onetab saved my life and almost made me cry

A colleague of mine saw I had a bazillion tabs open and was like man you have a lot of tabs open, I was like well I don’t want to forget what I was working on when I get pulled in another direction and curiously I asked him because I was sure he had as many if not more and he said 1000 tabs. I was like how is that possible and he responded onetab. Onetab was originally meant for chrome but has been extended for firefox which is totally awesome.

The past 6 months I’ve been using it like a champ and may have passed my colleague. Well there was trouble with my latest upgrade to Fedora 21 and found out all my versions have some hardware incompatibilities on my laptop, which forced me to use Ubuntu… I know … It is actually quite nice … Anyways, I’m having to restore everything and well Firefox did not play nice even though I copied all my firefox files over and onetab was one of them.

I looked and looked and didn’t see any documentation on what to do for onetab recovery should your system bomb. Well I figured it out after some searching/troubleshooting.

step 1 navigate to


step 2 copy database to the same location as ^^^ on new machine


step 3 enjoy!


Docker and my initial thoughts

This past week I had an opportunity to tinker a bit with Docker and I think it is really cool… But I’m not sure I think it is quite the silver bullet that everyone makes it out to be.

Will Docker stream line deployments across environments, yes.

Will Docker ensure consistent configurations for the server environment, yes.

Will Docker replace Maven, no.

Will Docker replace continuous build servers, no.

Will Docker be used by the developers or administrators, unclear. If a developer is working in a somewhat loose data center, then the developer will need to document/script out the deployment steps so it can be replicated in each environment, which can be fraught with holes. Generally the developer will script out the deployments with respect to the application sever and not necessarily the os. This presents an issue, because now we are expecting developers to have a more in-depth knowledge of linux to properly understand the linux container and then the application server container on top of it.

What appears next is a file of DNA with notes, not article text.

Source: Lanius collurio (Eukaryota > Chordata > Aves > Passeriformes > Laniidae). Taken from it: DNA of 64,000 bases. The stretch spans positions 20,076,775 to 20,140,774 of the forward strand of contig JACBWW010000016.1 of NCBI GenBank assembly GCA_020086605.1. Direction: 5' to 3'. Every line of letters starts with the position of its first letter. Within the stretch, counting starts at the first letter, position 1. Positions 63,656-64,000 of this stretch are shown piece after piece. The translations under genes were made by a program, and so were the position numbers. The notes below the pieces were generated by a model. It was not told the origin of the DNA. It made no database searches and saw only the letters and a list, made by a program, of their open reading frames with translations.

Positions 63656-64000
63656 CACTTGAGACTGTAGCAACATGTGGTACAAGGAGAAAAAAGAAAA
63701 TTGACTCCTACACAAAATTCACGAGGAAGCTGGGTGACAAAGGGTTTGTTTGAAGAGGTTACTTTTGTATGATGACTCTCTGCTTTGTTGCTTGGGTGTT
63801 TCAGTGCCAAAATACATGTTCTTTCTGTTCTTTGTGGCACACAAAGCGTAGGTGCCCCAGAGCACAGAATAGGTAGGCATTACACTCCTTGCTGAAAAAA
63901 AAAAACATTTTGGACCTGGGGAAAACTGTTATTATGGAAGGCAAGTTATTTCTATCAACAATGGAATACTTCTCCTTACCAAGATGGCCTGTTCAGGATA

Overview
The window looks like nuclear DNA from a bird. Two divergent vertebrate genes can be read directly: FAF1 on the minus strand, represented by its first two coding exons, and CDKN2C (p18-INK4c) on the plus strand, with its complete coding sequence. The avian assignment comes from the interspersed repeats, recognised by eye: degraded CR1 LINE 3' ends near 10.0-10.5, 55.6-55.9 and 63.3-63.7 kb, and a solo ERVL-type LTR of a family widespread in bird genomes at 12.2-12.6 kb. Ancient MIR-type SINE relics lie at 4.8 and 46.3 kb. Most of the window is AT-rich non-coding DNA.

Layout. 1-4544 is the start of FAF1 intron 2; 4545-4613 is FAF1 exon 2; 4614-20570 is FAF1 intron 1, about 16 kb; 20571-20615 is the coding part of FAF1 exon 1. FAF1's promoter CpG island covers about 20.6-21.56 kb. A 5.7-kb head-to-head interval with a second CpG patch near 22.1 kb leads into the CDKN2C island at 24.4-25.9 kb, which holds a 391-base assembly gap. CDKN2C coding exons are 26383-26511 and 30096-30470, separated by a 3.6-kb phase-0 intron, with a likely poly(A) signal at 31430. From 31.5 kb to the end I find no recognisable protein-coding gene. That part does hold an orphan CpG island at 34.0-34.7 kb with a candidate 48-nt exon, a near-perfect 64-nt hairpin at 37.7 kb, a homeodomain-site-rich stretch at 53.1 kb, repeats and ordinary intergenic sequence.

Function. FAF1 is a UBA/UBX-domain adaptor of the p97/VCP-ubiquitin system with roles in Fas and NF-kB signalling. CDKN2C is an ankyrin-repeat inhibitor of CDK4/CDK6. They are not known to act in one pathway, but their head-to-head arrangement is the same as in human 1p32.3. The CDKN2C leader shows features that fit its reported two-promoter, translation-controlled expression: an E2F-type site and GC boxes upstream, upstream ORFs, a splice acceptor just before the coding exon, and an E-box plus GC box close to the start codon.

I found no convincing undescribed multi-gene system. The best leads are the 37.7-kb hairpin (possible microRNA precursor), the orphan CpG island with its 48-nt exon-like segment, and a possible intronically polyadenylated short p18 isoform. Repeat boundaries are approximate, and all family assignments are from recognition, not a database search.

Let’s assume the developer has an in-depth knowledge of the os and is capable of building images: networks, services, configuring the application server, etc. As a system admin, I would have to wondering, what was enabled/disabled within the docker image, is it secure, is it configured correctly and am I responsible for reviewing it? And what about for each development team? With a workload like this it sounds like a new position, which would eat into any revenue savings by switching to docker.

If system administrator is responsible for packaging application the outlook doesn’t look much better. To create Docker images well is challenging and does take some time to learn. No doubt adding this many layers to a Docker image some tuning would need to be done and the tuning wouldn’t necessarily be repeatable across teams/projects.

There is definitely a place for Docker, but I’m not sure it belongs at this phase of the development process. Docker seems to me to be better suited for the linux container, vice the linux container and the JEE container.

Or maybe it makes sense for a small company/team that has a lot of rock stars on it.

I’ll post more as I work with!